Can You Drink Too Much Water?
The old ‘eight glasses a day’ rule isn’t based on science, and experts say some of us may be overdoing it
It’s 10:30 in the morning, and I’m already peeing for the fourth time today.
I peed when I woke up at 6:30 a.m. Then I drank a glass of water, had my habitual three cups of coffee, and peed a couple more times over the course of the next few hours. Now I’m peeing again.
My urine is clear. (It’s almost always clear.) If I drink another glass or two of water between now and lunchtime, and then five more glasses this afternoon and evening, I’ll have hit the eight-glasses-per-day target that everyone seems to think is the key to health and hydration. I’ll probably pee a dozen more times today.
Until recently, I thought I was doing everything right. Water, as the saying goes, is the essence of life. You need it or you die. And if there’s one thing nutrition experts seem to agree on, it’s that dehydration is bad and drinking lots of water is good.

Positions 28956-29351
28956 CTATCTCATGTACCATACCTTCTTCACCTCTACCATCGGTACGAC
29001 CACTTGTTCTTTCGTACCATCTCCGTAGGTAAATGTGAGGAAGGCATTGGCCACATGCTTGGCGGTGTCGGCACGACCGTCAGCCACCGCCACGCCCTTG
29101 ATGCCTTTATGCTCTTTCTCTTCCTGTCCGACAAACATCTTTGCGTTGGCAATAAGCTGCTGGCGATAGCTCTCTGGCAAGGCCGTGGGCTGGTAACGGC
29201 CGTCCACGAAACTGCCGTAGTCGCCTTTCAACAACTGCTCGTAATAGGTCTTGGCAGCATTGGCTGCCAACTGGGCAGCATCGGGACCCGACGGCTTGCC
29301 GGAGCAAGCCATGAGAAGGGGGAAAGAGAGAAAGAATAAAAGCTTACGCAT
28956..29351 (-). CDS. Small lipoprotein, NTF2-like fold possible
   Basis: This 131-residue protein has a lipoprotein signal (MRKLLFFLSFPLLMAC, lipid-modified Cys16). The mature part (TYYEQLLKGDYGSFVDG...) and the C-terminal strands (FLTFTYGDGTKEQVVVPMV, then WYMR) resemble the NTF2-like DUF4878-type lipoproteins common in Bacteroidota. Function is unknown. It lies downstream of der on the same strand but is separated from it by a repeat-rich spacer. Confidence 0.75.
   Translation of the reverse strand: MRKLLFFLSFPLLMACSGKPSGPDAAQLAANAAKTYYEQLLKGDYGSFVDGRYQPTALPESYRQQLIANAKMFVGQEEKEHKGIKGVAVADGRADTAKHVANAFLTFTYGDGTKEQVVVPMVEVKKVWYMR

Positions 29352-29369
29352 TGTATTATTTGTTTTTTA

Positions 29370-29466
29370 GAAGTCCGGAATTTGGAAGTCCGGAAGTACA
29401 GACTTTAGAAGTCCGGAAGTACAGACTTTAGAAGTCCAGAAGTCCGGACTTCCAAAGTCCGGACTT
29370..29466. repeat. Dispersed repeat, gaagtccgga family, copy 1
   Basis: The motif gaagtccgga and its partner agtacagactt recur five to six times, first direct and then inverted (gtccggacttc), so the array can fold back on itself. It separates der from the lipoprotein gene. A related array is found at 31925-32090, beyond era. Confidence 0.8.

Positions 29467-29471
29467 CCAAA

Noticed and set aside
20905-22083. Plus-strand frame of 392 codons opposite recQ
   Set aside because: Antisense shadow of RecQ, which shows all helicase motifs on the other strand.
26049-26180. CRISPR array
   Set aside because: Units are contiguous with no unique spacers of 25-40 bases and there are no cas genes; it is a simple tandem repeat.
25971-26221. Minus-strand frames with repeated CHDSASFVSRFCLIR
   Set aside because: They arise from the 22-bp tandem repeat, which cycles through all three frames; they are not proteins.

But then I read this 2019 study in the journal Nutrients, which discusses the potential risks of overhydration. Its authors argue that drinking too much water is not only wasteful, but that over time it could lead to bladder distention, kidney dysfunction, or other problems. It cites case reports of otherwise healthy people who drank so much water that they developed swollen kidneys or ruptured urinary tracts.
The research on longevity and mortality is oddly silent on the subject of water consumption, and experts have called the search for a universal daily water requirement “elusive.”
“Urine is a waste product that helps your body balance its levels of sodium and other electrolytes,” says Tamara Hew-Butler, PhD, first author of that study and an associate professor of exercise physiology at Wayne State University in Detroit, Michigan.
If you’re peeing all the time and your pee is clear, she says, that’s an indication that you’re drinking more water than your body can use, and so you’re forcing it to dump fluids in order to…